# Bernoulli's Equation Help

## Homework Statement

Water moves through a constricted pipe in steady, ideal flow. At one point, where the pressure is 2.50*10^4 Pa, the diameter is 8.0 cm. At another point .5 Meters higher, the pressure is equal to 1.50*10^4 Pa and the diameter is 4.0cm. Find the speed of flow at the lower and the upper sections and also find the volume flow rate through the pipe

## Homework Equations

I dont really care about the volume flow rate at this point, am really interested in how to find the speed of the flow at one of the sections, say at the lower section where the altitude would equal zero.

P1+(Rho)(g)(y) + 1/2(rho)(V)^2 = constant

## The Attempt at a Solution

Insert pressure at lower point for P1
Zero height eliminates rho g y
Insert density of water for rho
Leave V as V, since that is what we are solving for
Dont know what to insert for constant.

At this point, I am at a loss.....constant is a variable? Does that give two variables and how then solve?

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Recall back to solving problems with energy conservation, this is similar (actually the same, bernoulli's equation is just a by-product of energy conservation...kool isn't it? *insert nerdiness*)

Well, constant usually means the atmospheric pressure (if there are any) or 0.

I tend to do these problems differently. I look at the initial and set it equal to the end. Since energy is conserved (which is what Bernoulli's Law states), then the initial energy must equal to the final energy. (and everything is analogue to what they look it in energy conservation, except m becomes rho - for a reason too)

minger
You have not written the equation correctly. The equation does not state that the initial conditions + final conditions = constant. It says that any condition = constant. Because of this, we can say that the initial condition = final condition.

So let's look at what you were given. You have pressures at both inlet and outlet, along with a delta z. The only remaining terms are velocity components. So, we have one equation, and two unknowns. We can't solve this directly, so we'll need another equation.

Luckily, the since our flow is incompressible, we can get a relationship between the two velocity terms. From continuity:
$$\dot{m}_{in} = \dot{m}_{out}$$
Or:
$$(\rho A V)_{in} = (\rho A V)_{out}$$
Since the density remains constant, we can solve for either the inlet or outlet velocity.
$$V_{in} = \frac{A_{out}}{A_{in}}V_{out}$$
Plug that in to the equation, and now we have one equation with one unknown. Solve.

Hunter made a good point that should be remembered. Bernoulli's equation is derived DIRECTLY from conservation of energy. It basically says the energy at one point is equal to the energy at another point plus any any work that has come in minus any work that the fluid put out. It says that between two points, the energy in the fluid can be transferred between potential energy (z), kinetic energy (velocity), and pressure.

You have not written the equation correctly. The equation does not state that the initial conditions + final conditions = constant. It says that any condition = constant. Because of this, we can say that the initial condition = final condition.

So let's look at what you were given. You have pressures at both inlet and outlet, along with a delta z. The only remaining terms are velocity components. So, we have one equation, and two unknowns. We can't solve this directly, so we'll need another equation.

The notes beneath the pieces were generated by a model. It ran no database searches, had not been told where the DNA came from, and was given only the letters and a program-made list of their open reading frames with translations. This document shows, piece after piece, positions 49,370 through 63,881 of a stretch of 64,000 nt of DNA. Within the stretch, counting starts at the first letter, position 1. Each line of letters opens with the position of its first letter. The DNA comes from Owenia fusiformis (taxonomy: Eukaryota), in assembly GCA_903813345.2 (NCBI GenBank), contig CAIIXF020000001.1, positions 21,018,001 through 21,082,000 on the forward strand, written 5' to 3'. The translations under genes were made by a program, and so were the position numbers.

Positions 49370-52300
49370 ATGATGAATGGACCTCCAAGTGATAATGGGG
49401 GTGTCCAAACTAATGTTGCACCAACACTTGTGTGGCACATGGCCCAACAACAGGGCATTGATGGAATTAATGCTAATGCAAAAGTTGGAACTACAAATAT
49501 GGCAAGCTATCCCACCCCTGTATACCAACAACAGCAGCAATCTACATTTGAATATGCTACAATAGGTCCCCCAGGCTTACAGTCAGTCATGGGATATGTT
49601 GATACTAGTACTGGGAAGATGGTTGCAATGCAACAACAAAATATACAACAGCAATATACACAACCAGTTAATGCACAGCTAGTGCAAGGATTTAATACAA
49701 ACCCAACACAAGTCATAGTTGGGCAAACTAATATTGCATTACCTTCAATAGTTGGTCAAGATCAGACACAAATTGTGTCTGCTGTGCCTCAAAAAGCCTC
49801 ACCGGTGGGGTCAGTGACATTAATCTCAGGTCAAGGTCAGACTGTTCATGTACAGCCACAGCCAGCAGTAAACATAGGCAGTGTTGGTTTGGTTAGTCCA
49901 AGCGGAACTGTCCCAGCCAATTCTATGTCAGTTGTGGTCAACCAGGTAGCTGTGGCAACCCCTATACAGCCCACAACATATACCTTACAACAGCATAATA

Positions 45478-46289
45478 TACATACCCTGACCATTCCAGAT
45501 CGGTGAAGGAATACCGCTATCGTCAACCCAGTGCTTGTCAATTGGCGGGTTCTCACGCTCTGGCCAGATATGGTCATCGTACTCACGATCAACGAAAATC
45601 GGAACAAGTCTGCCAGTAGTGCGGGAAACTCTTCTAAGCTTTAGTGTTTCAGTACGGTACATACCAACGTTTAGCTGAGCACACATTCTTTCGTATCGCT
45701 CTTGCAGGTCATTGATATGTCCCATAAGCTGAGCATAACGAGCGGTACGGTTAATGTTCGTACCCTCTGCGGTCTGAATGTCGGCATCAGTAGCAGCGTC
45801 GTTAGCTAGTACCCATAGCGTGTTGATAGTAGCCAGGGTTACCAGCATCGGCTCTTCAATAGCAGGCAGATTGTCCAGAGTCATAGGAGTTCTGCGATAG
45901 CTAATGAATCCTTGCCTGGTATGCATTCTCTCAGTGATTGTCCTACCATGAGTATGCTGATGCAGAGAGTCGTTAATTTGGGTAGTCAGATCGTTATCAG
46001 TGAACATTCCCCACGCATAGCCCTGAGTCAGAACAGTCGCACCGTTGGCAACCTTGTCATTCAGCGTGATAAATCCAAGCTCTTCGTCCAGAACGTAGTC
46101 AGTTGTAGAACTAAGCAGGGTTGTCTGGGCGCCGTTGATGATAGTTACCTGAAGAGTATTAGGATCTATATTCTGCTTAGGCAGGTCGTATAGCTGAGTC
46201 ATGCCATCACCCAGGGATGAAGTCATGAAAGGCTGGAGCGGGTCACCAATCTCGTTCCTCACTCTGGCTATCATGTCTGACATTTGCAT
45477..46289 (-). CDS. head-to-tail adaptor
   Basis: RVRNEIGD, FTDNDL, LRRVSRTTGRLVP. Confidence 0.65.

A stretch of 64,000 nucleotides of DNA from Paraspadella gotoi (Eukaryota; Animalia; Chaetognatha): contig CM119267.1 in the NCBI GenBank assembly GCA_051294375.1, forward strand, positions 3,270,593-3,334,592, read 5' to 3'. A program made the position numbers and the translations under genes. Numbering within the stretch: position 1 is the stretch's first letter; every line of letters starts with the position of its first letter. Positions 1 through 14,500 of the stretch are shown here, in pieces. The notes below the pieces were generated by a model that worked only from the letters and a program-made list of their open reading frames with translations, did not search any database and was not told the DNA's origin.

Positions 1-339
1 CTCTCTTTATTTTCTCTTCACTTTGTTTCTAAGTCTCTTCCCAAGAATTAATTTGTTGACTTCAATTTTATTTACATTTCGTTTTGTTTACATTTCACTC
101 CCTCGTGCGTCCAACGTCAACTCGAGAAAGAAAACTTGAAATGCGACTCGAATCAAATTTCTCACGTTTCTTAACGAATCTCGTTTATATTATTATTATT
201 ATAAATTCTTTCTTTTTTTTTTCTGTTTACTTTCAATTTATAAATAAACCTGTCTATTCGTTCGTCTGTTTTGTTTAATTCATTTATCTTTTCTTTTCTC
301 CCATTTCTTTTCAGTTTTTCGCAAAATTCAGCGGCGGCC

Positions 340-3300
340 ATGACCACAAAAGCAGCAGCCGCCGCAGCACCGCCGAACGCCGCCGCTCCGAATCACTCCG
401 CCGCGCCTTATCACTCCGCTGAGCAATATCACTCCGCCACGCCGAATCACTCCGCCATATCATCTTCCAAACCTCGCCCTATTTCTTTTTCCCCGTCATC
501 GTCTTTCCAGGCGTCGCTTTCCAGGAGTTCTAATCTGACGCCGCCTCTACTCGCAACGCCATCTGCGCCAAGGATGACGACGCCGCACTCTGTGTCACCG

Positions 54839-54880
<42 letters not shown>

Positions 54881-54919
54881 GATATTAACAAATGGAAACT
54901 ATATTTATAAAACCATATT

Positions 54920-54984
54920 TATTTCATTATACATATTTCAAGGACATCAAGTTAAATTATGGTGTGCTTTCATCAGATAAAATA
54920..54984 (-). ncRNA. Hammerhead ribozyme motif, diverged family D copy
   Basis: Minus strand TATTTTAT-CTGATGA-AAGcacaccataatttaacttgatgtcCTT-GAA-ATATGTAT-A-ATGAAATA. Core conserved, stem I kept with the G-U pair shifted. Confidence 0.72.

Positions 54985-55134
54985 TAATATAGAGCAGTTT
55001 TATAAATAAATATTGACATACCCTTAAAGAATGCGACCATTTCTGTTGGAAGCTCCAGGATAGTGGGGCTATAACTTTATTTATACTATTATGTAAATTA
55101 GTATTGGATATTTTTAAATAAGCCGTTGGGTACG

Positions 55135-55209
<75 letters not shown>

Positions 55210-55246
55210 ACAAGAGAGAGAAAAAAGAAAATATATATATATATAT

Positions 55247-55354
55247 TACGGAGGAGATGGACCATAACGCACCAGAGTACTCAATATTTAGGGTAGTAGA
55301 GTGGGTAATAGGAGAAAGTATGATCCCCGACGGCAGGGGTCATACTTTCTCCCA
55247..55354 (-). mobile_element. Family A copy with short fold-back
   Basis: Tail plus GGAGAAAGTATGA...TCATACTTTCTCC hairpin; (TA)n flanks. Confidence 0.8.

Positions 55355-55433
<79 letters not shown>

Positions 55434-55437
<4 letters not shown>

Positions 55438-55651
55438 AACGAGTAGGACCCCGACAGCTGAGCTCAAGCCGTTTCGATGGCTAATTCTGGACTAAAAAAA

Luckily, the since our flow is incompressible, we can get a relationship between the two velocity terms. From continuity:
$$\dot{m}_{in} = \dot{m}_{out}$$
Or:
$$(\rho A V)_{in} = (\rho A V)_{out}$$
Since the density remains constant, we can solve for either the inlet or outlet velocity.
$$V_{in} = \frac{A_{out}}{A_{in}}V_{out}$$
Plug that in to the equation, and now we have one equation with one unknown. Solve.

Hunter made a good point that should be remembered. Bernoulli's equation is derived DIRECTLY from conservation of energy. It basically says the energy at one point is equal to the energy at another point plus any any work that has come in minus any work that the fluid put out. It says that between two points, the energy in the fluid can be transferred between potential energy (z), kinetic energy (velocity), and pressure.
Ok, by solving $$V_{in} = \frac{A_{out}}{A_{in}}V_{out}$$ with the actual data,

$$V_{in} = (12.6/50.3)V_{out}$$ or $$V_{in} = .250V_[out]$$

I assume I plug that into the original P$$_{}1$$ + $$P$$gy + 1/2$$P$$ V$$^{}2$$ = constant or into the longer version? (sorry, I am struggling with the Latex)

I will try and work the math on paper and come back with my answer.

Thanks

OK,

I plugged Vin = .250Vout into the original Bernoulli's equation and ended up with V2 = 3.30.

(25000) + (.5)*(1000)*(.250V2)^2 + (1000)*(9.8)*(0) = (15000) + (.5)*(1000)*(V2)^2 + (1000)*(9.8)(.5)

V2 = 3.30

If this is correct then I will plug that answer back into the equation and solve for the exit velocity.

minger
Quickly looking at it looks correct; do make sure that your units work out, and tha your sign notation is correct.

Quickly looking at it looks correct; do make sure that your units work out, and tha your sign notation is correct.
I got V1 to equal .831

When I plug these numbers into the equation for flow rate through the pipe I get very close numbers at both ends....41.8 m^3/sec and 41.5 m^3/sec.

I assume the rounding could be the reason for the difference....the bottom line is the numbers are the same, as the should be throughout the pipe.

Thanks for the assistance.